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The Maddocks questions were developed as a tool for assessing possible concussion
on the sports sideline (pitchside).
The SCAT3 (Sport Concussion Assessment Tool - 3rd edition (1)) includes the
following modified Maddocks questions in the assessment of possible concussion.
When asking the Maddocks questions then the questions should be preceded with
- "I am going to ask you a few questions, please listen carefully and give
your best effort."
- the modified Maddocks questions are:
- At what venue are we today?
- Which half is it now?
- Who scored last in this match?
- What did you play last week?
- Did your team win the last game?
The Maddocks questions are used as part of the clinical assessment of
possible concussion on the sports sideline along with other assessments described
From the original research paper (2) when Maddocks described the use of the
questions in assessing possible concussion:
- likelihood that an athlete without a concussion will be correctly classified
based on the athlete's score on the Maddocks questions (a measure of its "specificity")
is high (an athlete will be correctly classified between 86 and 100% of the
- the sensitivity of the test is broad - likelihood that an athlete with concussion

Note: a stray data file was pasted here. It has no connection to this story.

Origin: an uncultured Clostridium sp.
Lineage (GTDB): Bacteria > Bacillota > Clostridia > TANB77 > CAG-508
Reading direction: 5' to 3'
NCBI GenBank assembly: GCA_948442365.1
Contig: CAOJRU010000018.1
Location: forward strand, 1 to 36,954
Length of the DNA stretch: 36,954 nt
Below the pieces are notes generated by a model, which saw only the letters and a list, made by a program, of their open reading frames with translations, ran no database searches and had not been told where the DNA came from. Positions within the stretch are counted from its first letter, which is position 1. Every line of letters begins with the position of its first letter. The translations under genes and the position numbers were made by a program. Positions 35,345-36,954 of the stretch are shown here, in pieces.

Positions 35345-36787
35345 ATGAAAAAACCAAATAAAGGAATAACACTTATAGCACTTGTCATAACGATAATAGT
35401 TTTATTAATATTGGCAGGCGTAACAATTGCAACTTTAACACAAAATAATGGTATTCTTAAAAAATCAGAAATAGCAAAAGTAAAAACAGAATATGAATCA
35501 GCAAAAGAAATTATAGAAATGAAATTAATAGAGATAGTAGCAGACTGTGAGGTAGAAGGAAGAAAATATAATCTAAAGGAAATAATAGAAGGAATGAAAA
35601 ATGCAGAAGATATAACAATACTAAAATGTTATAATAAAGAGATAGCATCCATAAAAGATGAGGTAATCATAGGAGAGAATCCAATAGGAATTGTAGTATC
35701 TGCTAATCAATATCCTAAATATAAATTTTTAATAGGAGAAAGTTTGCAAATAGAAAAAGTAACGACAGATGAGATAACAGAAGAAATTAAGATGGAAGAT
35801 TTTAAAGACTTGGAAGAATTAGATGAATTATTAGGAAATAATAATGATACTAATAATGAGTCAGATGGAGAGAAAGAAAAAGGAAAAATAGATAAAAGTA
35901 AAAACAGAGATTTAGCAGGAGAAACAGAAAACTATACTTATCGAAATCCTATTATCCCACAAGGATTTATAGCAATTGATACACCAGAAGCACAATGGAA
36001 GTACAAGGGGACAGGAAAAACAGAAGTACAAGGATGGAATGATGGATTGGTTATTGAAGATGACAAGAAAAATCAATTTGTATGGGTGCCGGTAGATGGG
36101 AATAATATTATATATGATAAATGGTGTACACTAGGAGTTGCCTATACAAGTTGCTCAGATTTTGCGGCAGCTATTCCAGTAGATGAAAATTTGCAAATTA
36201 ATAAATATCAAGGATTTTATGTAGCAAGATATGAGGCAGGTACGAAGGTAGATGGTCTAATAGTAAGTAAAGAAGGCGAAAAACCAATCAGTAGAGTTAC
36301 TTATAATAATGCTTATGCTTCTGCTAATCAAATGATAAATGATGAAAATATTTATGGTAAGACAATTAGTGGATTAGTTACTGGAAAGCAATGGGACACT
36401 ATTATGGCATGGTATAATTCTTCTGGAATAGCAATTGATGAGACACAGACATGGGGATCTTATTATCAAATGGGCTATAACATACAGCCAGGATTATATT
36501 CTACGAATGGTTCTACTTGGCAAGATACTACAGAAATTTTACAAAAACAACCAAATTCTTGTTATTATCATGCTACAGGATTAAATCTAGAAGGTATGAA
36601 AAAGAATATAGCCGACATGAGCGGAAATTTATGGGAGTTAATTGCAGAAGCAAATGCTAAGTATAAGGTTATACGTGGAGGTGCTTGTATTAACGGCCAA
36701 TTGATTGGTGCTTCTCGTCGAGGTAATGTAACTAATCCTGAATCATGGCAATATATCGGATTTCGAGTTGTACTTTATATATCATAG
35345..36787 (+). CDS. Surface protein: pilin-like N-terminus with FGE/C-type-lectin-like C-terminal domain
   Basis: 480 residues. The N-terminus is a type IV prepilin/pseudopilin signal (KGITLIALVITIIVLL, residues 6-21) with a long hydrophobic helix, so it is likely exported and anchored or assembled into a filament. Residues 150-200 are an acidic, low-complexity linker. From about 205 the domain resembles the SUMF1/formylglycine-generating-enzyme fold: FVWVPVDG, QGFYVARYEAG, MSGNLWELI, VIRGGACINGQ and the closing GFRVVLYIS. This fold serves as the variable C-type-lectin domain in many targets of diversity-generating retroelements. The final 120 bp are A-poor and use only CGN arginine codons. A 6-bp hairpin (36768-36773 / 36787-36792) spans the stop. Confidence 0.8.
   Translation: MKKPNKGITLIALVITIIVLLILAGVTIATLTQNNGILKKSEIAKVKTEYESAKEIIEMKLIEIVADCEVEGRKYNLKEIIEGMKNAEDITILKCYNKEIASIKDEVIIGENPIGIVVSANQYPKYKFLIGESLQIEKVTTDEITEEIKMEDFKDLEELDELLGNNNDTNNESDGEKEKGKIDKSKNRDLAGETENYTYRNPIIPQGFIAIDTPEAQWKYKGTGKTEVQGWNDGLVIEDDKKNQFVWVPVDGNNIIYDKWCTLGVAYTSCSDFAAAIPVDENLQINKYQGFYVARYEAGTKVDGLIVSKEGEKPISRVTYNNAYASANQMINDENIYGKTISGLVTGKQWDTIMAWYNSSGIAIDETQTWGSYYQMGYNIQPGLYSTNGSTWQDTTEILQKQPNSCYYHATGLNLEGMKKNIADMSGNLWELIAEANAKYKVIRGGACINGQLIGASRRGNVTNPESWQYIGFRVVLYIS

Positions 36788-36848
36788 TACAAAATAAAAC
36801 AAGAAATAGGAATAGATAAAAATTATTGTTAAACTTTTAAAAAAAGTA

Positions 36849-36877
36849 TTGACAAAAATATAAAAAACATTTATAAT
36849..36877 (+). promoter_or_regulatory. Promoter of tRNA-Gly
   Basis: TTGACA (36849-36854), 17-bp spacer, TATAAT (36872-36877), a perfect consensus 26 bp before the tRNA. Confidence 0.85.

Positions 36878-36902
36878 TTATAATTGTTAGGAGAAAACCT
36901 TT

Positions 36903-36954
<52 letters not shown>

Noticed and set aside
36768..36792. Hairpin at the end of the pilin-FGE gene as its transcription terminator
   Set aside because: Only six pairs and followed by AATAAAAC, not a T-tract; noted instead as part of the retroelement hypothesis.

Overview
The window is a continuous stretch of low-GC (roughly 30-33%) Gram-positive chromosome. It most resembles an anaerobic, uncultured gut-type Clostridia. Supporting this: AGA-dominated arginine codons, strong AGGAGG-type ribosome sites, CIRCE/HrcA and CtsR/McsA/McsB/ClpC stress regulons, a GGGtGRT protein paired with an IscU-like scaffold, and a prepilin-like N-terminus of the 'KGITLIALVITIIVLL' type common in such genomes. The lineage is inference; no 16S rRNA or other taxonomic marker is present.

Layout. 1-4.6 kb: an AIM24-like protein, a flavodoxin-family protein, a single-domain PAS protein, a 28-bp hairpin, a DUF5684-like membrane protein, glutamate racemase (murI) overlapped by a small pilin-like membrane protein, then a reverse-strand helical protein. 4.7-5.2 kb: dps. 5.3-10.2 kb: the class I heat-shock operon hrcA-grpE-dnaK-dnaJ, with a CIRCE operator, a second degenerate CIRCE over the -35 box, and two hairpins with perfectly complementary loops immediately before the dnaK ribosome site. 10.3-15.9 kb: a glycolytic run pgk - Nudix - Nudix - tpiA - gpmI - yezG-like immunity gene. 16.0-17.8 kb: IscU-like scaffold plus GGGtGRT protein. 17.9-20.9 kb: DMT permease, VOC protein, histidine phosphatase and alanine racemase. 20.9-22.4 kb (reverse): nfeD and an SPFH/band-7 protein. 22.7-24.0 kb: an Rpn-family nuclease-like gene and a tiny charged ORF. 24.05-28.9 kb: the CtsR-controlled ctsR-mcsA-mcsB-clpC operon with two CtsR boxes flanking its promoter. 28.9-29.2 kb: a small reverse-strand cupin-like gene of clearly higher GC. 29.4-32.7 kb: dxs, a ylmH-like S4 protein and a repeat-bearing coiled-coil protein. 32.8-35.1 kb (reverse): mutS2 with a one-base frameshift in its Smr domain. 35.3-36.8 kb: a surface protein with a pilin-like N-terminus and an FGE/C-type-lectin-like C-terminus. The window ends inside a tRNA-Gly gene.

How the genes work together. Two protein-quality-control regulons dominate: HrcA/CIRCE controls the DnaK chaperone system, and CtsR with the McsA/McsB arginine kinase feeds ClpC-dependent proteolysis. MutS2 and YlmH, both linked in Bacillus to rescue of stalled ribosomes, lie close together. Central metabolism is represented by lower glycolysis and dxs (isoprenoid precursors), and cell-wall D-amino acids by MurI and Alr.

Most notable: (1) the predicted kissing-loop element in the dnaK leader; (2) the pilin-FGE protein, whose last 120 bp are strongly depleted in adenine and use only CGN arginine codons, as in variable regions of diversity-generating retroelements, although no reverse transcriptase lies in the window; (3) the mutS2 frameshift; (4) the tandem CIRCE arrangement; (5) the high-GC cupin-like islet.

will be correctly identified through the use of the Maddocks questions (a
measure of its "sensitivity") varies widely (32 to 75%)
- if an athlete answers all the Maddocks questions then the likelihood that
he is suffering from concussion is low although the Maddocks questions only
form part of the assessment that is SCAT3
- false-negative rate (the percentage of athletes who answer all questions
correctly but nevertheless are later found to have suffered a concussion)
is low (0-11%), making the Maddocks questions a valuable part of the screening
for concussion on the sports sideline
- however the false positive rate for the test is relatively high (an athlete
not being able to answer one or more questions and not having concussion)
- false-positive rate varies (29-68%)
- this is why SCAT3 uses sideline screening tools such as the Maddocks
questions in combination with other diagnostic tools
Last reviewed 01/2018